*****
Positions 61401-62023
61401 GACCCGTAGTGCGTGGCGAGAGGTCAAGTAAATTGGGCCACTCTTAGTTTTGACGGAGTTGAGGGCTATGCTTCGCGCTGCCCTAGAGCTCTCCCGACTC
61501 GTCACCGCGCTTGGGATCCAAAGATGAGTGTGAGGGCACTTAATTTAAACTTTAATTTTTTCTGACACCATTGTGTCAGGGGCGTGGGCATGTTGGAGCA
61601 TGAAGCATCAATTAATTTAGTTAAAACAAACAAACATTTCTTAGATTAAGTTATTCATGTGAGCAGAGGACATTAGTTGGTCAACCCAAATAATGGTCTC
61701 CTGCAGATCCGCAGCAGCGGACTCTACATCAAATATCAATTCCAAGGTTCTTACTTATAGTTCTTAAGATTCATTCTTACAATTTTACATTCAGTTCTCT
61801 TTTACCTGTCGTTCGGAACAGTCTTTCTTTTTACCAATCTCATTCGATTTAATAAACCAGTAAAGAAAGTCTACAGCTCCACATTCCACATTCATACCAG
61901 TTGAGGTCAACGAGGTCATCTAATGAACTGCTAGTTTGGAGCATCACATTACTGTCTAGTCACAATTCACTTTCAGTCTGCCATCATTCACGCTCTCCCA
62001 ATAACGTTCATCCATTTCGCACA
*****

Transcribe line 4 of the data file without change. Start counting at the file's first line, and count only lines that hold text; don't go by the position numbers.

61601 TGAAGCATCAATTAATTTAGTTAAAACAAACAAACATTTCTTAGATTAAGTTATTCATGTGAGCAGAGGACATTAGTTGGTCAACCCAAATAATGGTCTC